by Jacqui McSorley
In golf, it’s the little things that can add up when it comes to making those long hours of practice pay off in tournaments.
Checking equipment the previous evening and getting a good night’s rest can make a difference on the big day. Arrive at the tournament site early and well-fueled, and always complete a proper warm-up routine.
Tournament golf is not the game played last year, or last week, or in any one event; it is the game at the moment. It may be far from your best—but it’s all you have. When your “A” game has vanished, your preparation (or lack thereof) will show. It is one of the highest compliments paid to a great golfer when a reporter tells of how she won a tournament despite playing her “B” or “C” game. True champions find ways to win.
Translating Practice to Tournament Play
As a player moves into competitive golf, it’s important to continually raise practice standards. It is wise to set short-term, mid-term, and long-term goals for game improvement. Top golfers realize they have to maintain intense practice disciplines in order to keep improving in all areas of their game.
Golfers can only practice to be prepared.
That bears repeating.
Golfers can only practice to be prepared.
Proper preparation, good timing, and a little good fortune are the elements of victory. You can play a flawless round, shoot 67, and still be beaten. However, if you persevere and continue to shoot 5-under-par, your day will come. Practicing to beat another player is futile. All energies should be spent on self-improvement. You can’t control the competition, but you can put numbers up on the scoreboard that will get attention.
Preparing for the Tournament
Juniors need to practice in all weather conditions—the blazing heat, the sticky humidity, the wind, the rain, and the cold—not just in good weather conditions. If you live in climates that provide challenging conditions, embrace the opportunity to practice in them. Kids who tend to practice in such difficult climates will have an advantage over kids who never have had to face inclement weather. If you live in a place where you get only poor weather, you will sometimes need a safe, relaxing place to practice, where fighting the weather isn’t a constant battle. An indoor practice facility is helpful to work on your swing, and it allows you to focus on technique without all the other distractions. Mental and indoor practice can be done even when the sun isn’t shining in your hometown.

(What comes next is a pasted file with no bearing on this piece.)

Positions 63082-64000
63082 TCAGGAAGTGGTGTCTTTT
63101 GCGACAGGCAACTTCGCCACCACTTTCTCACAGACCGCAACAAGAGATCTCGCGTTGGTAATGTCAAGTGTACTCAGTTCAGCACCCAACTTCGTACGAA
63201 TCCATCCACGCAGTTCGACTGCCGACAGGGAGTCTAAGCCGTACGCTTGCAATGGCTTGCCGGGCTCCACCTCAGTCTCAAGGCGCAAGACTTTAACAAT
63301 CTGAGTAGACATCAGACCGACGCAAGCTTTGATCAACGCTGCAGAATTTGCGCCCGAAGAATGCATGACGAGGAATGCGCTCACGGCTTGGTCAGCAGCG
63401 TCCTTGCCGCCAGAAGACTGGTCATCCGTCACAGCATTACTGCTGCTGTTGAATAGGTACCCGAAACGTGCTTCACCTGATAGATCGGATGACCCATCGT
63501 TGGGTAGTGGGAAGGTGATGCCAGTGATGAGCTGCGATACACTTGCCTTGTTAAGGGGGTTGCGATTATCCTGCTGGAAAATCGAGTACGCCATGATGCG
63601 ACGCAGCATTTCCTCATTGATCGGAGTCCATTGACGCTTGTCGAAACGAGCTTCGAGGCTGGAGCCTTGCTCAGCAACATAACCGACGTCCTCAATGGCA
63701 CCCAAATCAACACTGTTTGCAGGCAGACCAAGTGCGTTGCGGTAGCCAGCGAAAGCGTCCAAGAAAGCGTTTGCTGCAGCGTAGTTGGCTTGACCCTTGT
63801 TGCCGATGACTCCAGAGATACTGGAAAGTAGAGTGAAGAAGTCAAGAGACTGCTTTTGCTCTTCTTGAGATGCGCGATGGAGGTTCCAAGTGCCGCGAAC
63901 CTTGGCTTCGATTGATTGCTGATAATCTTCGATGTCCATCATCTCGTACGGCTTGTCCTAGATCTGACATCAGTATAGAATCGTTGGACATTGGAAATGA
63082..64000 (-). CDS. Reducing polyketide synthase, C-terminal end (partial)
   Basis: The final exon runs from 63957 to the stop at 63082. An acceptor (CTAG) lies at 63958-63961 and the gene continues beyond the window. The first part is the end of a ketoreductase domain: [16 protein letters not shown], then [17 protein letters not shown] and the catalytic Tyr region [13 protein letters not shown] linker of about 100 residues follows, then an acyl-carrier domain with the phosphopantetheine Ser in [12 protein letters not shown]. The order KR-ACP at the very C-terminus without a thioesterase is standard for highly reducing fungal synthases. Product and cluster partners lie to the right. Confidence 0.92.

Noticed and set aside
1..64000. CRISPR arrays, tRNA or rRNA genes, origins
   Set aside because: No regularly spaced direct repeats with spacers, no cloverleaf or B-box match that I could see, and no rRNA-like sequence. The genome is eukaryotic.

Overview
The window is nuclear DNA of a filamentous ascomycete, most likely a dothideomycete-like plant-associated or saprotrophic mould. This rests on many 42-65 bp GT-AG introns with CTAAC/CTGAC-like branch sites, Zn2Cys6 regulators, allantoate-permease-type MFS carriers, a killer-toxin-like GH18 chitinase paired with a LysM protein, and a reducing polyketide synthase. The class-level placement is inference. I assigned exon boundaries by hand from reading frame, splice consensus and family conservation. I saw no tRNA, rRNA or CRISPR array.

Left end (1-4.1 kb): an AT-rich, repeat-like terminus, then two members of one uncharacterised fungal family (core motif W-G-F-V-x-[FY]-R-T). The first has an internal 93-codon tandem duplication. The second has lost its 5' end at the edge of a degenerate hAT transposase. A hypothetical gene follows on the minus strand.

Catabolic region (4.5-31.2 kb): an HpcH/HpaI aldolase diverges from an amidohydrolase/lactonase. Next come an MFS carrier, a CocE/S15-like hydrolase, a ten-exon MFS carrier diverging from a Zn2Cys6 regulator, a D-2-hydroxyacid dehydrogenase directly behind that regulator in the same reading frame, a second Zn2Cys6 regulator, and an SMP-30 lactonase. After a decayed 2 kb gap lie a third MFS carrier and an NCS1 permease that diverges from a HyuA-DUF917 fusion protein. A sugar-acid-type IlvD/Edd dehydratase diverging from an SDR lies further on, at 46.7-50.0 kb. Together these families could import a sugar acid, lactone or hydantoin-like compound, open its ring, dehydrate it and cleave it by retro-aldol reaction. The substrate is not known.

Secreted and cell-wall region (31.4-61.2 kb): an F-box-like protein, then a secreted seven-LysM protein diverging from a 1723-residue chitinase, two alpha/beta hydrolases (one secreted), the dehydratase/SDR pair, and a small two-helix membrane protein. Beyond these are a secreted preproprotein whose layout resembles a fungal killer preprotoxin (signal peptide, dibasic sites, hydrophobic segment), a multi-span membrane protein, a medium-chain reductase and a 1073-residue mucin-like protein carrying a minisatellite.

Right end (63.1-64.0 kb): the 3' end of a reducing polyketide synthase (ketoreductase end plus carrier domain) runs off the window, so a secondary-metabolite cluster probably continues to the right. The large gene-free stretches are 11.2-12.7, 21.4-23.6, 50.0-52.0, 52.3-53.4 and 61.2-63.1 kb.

Blessed with great weather most of the year? You need to get out and find tougher, more severe weather for opportunities to practice in conditions you will surely face in your tournament career.
Practicing hard in the weeks prior to a tournament can help you regulate basic strokes, techniques, and conditions to the subconscious. Being more “in-the-zone” allows a player to maintain their natural level of play, despite normal distractions and nervousness. Being “in-the-zone” means being subconsciously competent at your highest level of play.
For key tournaments, break away from the normal practice routine. Instead, develop a specific practice plan leading up to the championship. Discuss with your coach what you need in order to play well. For example, if he knows players are required to play 36 holes the last day, or if he knows the State Championship typically has ridiculously long rounds, lasting five and a half hours or more, it is going to take strength, stamina, and good concentration to carry the bag in 90-degree heat and 90% humidity. Work on techniques to help improve your focus. The course might require that you hit a fade quite a bit, and you naturally draw the ball. Coach may suggest a daily routine alternative between proving a fade in one session, practicing in the heat of the day the next, followed by a conditioning session.
You may go a whole week with a practice goal of staying focused 100% of the time. Arrive early to warm up, and then go out to play. But as soon as your mind wanders, you’re done. Walk off the course. How many days does it take you to be able to warn up and play 36 holes completely confident that you are 100% there on each shot, 100% of the time? It takes discipline to walk away from sloppy practice!
There are pre-tournament rituals most players follow so they can do their best. Discuss these with your coach and find the routine that gets you mentally and physically prepared to play your very best. That doesn’t mean tournament preparation needs to be a regimented boot camp. A set of simple easy-to-follow routines may be all that’s necessary to get your “in-the-zone”. And once you have developed a useful set of pre-tournament rituals, get in the practice of following that routine until it becomes habit. It, too, can become something committed to your subconscious, just like those basic strokes, techniques, and conditions that allow you to bring your “A” game more frequently. Prepare to succeed and success will follow!
Written by Jacqui McSorley for Golfer Girl Magazine Summer/Fall 2007 1.2 pp 44-45